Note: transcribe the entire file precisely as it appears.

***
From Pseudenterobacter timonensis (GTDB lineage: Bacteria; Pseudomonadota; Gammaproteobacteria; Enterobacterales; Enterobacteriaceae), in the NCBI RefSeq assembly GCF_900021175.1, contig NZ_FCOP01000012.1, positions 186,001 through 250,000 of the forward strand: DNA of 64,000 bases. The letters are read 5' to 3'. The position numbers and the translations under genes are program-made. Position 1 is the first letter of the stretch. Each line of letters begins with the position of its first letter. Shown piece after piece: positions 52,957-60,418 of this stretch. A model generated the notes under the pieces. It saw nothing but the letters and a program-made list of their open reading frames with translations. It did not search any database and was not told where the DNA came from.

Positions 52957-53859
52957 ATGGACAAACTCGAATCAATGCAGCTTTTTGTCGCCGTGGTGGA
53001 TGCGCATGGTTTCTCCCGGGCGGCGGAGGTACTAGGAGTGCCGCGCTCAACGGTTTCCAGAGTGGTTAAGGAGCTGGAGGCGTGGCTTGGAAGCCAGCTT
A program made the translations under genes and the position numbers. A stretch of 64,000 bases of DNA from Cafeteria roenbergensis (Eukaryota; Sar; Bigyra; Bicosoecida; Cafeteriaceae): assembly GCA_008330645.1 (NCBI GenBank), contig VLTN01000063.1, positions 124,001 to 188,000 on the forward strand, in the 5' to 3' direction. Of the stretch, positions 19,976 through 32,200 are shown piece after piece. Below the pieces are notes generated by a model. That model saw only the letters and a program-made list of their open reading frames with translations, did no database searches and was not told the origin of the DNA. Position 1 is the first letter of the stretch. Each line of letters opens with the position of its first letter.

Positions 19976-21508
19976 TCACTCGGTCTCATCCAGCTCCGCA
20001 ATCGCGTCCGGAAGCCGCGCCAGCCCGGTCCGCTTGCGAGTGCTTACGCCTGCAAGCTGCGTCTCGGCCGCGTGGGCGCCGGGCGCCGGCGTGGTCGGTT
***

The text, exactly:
From Pseudenterobacter timonensis (GTDB lineage: Bacteria; Pseudomonadota; Gammaproteobacteria; Enterobacterales; Enterobacteriaceae), in the NCBI RefSeq assembly GCF_900021175.1, contig NZ_FCOP01000012.1, positions 186,001 through 250,000 of the forward strand: DNA of 64,000 bases. The letters are read 5' to 3'. The position numbers and the translations under genes are program-made. Position 1 is the first letter of the stretch. Each line of letters begins with the position of its first letter. Shown piece after piece: positions 52,957-60,418 of this stretch. A model generated the notes under the pieces. It saw nothing but the letters and a program-made list of their open reading frames with translations. It did not search any database and was not told where the DNA came from.

Positions 52957-53859
52957 ATGGACAAACTCGAATCAATGCAGCTTTTTGTCGCCGTGGTGGA
53001 TGCGCATGGTTTCTCCCGGGCGGCGGAGGTACTAGGAGTGCCGCGCTCAACGGTTTCCAGAGTGGTTAAGGAGCTGGAGGCGTGGCTTGGAAGCCAGCTT
A program made the translations under genes and the position numbers. A stretch of 64,000 bases of DNA from Cafeteria roenbergensis (Eukaryota; Sar; Bigyra; Bicosoecida; Cafeteriaceae): assembly GCA_008330645.1 (NCBI GenBank), contig VLTN01000063.1, positions 124,001 to 188,000 on the forward strand, in the 5' to 3' direction. Of the stretch, positions 19,976 through 32,200 are shown piece after piece. Below the pieces are notes generated by a model. That model saw only the letters and a program-made list of their open reading frames with translations, did no database searches and was not told the origin of the DNA. Position 1 is the first letter of the stretch. Each line of letters opens with the position of its first letter.

Positions 19976-21508
19976 TCACTCGGTCTCATCCAGCTCCGCA
20001 ATCGCGTCCGGAAGCCGCGCCAGCCCGGTCCGCTTGCGAGTGCTTACGCCTGCAAGCTGCGTCTCGGCCGCGTGGGCGCCGGGCGCCGGCGTGGTCGGTT